And that could be where the attack on how many friends you have came from and why she thought your note was you saying she was a bad friend.  She might have been feeling pressured, like you only have a few friends so she feels obligated to make you a priority (remember shes already in a mindset that you think you are more important from you making her missed call about you) and to tend to you because you need it and she might have very clumsily been trying to say "you can't lean on me right now, You need to lean on someone else" but was afraid you would come back with "but I don't have anyone else, I have to lean on you, you must be leaned on!"

oceanus

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I guess what I'm wondering is if this friendship is worth saving?

Condolences.

She has told you she can't be your friend.  She has demonstrated that she doesn't want to be your friend.  She had sent you a long email attacking you.  What more do you need??

If it were me, I would stop all the back and forth accusatory arguing and justifying.  I think you should stop second-guessing yourself, unfriend her, and move on. 
« Last Edit: February 05, 2013, 12:38:16 PM by oceanus »

Lynn2000

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I got the impression that her over-the-top responses were most definitely not about you or anything you'd done, even if their language talked about you directly. Like you said in the subject, to me it felt like she was taking out her frustrations about other things on you--maybe because she knew you would "take it." That is, she knew you would be asking, "Oh, is it me? Is it my fault? I'm so sorry, what have I done?" rather than saying, "That was rude and mean, and completely out of proportion to what happened. I don't know what's happening in your life to make you act this way, but I will not communicate with you again until you apologize."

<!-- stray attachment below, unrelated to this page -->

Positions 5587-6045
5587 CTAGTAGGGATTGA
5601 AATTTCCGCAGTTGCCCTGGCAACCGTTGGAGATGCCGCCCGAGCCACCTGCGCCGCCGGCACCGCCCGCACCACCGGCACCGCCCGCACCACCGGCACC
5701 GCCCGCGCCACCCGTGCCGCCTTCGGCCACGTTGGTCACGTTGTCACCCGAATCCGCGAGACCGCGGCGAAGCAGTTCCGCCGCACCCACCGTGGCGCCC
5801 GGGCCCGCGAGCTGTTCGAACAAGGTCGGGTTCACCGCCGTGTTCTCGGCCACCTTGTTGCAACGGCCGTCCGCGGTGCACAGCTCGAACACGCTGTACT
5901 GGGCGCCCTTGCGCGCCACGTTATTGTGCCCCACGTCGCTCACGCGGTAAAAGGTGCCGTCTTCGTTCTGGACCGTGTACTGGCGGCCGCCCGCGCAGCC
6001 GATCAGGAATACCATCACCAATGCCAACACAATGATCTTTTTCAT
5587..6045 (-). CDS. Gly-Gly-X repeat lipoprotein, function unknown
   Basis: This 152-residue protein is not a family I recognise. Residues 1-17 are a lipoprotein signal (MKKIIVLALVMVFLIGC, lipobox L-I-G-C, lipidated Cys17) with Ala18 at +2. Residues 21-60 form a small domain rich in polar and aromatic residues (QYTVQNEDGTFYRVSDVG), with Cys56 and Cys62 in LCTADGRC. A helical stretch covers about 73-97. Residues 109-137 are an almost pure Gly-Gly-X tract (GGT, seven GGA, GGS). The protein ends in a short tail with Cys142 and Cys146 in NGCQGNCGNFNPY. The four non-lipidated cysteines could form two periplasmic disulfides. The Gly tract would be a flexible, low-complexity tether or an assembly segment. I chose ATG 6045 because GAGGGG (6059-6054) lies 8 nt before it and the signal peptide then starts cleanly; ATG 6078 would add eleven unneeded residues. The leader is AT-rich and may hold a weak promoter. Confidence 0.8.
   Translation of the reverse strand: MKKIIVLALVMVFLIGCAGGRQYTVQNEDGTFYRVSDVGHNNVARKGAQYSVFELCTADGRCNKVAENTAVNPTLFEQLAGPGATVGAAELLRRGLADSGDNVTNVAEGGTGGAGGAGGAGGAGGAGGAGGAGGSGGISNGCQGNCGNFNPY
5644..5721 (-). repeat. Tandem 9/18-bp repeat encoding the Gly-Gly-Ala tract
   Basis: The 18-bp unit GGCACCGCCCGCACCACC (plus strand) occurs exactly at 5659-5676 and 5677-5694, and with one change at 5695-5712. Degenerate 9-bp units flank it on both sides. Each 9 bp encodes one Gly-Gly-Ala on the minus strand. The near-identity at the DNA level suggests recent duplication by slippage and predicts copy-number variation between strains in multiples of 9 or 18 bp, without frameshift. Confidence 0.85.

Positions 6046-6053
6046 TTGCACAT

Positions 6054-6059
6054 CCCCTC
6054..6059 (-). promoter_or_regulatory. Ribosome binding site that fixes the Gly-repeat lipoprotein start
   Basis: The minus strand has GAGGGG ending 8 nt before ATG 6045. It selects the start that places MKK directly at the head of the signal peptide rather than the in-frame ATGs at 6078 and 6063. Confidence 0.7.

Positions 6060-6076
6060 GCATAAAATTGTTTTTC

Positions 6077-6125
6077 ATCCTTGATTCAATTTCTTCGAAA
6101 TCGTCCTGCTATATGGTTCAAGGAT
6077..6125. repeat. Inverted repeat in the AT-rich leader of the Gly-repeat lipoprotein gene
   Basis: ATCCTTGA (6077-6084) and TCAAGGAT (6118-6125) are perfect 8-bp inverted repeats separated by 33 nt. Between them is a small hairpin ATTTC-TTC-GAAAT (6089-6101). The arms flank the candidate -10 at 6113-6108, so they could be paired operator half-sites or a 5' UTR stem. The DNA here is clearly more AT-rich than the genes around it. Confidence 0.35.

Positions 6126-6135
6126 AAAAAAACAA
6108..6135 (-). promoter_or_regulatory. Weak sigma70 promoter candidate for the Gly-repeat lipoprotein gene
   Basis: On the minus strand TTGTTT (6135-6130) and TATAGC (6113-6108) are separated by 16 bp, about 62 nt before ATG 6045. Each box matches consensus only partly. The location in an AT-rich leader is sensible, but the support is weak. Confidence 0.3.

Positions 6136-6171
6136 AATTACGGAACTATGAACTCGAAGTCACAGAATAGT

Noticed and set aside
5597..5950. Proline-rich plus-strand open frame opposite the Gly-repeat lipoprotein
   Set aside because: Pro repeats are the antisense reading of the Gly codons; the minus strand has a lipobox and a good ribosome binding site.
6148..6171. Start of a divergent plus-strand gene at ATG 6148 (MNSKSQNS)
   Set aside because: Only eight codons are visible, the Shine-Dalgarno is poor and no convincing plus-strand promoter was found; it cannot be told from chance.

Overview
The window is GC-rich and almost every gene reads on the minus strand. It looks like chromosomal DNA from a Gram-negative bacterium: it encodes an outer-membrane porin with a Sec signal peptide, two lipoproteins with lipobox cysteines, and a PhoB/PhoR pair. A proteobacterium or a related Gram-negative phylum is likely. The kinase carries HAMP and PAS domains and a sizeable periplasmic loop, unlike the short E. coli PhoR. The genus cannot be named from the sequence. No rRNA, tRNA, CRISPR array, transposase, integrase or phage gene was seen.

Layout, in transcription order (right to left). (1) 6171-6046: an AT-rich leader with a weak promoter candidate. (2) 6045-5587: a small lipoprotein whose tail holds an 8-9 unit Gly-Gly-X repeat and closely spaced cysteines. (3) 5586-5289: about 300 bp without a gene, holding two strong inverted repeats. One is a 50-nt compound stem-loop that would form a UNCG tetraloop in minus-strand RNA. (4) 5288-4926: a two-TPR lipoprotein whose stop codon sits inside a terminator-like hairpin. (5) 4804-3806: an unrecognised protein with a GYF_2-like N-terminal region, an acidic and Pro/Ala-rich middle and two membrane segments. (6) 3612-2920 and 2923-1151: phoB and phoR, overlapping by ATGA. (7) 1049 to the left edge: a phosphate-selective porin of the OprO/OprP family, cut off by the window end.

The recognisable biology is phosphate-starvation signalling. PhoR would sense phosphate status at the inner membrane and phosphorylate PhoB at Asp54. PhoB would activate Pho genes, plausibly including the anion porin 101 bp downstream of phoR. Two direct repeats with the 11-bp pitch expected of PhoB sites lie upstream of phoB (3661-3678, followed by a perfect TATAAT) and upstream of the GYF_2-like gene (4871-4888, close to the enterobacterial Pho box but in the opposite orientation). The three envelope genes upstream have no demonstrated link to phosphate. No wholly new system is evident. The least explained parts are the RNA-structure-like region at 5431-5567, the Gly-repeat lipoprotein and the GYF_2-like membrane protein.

Like others have said, only you can decide if the friendship is worth saving. I choose to have just a few friends myself, and I don't put up with much drama from them. I would also be very angry at someone who sent me a multi-paragraph email attacking me and my life; I wouldn't bother defending myself to them, because I don't have to. I would just be mad, and I would expect a sincere apology with no qualifiers, and better treatment in the future, if they hoped to remain friends.

And also, POD to oceanus.
~Lynn2000

oceanus

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I can't find it now, but I think I saw where someone said "emotional vampire".  Exactly what I was thinking.

Walking on eggshells, wondering what you've done, waiting for her next move so you can analyze and react............ICK. ::)  Life is too short for that nonsense.